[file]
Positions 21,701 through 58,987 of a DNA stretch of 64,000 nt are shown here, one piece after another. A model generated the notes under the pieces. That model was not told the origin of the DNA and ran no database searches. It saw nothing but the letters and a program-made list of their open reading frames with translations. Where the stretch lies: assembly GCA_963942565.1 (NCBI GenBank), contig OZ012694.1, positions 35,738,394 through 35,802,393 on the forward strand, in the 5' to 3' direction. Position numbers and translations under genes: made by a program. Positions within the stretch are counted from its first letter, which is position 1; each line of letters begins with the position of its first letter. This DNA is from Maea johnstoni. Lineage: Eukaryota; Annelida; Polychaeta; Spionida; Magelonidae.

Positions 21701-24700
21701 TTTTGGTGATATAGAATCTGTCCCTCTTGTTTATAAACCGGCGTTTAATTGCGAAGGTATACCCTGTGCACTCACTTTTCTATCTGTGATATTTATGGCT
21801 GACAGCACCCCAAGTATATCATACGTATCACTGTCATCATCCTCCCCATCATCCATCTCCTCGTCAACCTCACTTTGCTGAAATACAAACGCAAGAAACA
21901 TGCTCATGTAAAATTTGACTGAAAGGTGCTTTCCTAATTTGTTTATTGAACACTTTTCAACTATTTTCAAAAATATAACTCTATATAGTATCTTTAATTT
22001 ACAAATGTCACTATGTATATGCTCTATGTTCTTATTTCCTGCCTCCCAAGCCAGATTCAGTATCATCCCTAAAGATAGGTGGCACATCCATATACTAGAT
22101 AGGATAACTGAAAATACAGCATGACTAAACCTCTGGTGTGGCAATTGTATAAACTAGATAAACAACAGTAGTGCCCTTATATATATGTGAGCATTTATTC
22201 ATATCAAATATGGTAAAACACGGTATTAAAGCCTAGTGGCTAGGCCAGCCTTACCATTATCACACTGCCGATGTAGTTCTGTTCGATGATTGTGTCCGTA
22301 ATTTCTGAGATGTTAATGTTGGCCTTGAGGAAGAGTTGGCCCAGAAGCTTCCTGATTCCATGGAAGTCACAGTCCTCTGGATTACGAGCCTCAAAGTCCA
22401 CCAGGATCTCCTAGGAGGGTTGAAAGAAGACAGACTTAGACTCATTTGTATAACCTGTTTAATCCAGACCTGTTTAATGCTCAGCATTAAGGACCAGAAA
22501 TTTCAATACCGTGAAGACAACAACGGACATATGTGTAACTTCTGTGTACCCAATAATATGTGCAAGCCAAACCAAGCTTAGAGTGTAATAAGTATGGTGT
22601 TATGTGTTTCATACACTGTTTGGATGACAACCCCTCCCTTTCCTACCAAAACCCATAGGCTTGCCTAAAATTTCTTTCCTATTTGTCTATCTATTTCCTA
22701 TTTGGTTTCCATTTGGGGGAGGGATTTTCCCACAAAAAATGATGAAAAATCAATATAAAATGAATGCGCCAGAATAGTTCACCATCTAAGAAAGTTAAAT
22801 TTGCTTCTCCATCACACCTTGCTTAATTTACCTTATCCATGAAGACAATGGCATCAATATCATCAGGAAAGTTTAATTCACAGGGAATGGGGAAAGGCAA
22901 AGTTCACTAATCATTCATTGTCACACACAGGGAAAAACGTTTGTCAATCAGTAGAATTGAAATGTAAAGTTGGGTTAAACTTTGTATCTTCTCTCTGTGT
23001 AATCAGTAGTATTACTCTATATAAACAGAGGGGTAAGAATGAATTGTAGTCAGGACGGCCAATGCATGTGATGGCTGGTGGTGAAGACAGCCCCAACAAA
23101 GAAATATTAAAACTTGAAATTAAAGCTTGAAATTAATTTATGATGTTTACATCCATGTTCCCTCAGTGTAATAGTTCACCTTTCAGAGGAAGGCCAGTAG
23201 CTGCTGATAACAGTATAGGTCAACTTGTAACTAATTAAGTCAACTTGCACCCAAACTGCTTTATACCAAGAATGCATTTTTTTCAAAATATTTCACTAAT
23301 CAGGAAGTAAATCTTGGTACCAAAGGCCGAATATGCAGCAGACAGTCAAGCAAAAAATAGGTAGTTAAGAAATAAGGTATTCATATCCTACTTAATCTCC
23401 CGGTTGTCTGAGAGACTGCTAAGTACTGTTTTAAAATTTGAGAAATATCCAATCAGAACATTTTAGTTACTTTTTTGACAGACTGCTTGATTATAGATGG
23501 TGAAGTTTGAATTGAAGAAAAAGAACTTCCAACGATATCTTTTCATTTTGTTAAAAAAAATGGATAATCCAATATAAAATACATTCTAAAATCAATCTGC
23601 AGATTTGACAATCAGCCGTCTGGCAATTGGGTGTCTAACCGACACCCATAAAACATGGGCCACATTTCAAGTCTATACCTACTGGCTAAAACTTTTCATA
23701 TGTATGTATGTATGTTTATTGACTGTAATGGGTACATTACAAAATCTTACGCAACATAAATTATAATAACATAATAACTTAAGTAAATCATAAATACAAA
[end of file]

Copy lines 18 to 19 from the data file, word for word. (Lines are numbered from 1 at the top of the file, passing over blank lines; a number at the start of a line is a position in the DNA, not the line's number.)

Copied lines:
23201 CTGCTGATAACAGTATAGGTCAACTTGTAACTAATTAAGTCAACTTGCACCCAAACTGCTTTATACCAAGAATGCATTTTTTTCAAAATATTTCACTAAT
23301 CAGGAAGTAAATCTTGGTACCAAAGGCCGAATATGCAGCAGACAGTCAAGCAAAAAATAGGTAGTTAAGAAATAAGGTATTCATATCCTACTTAATCTCC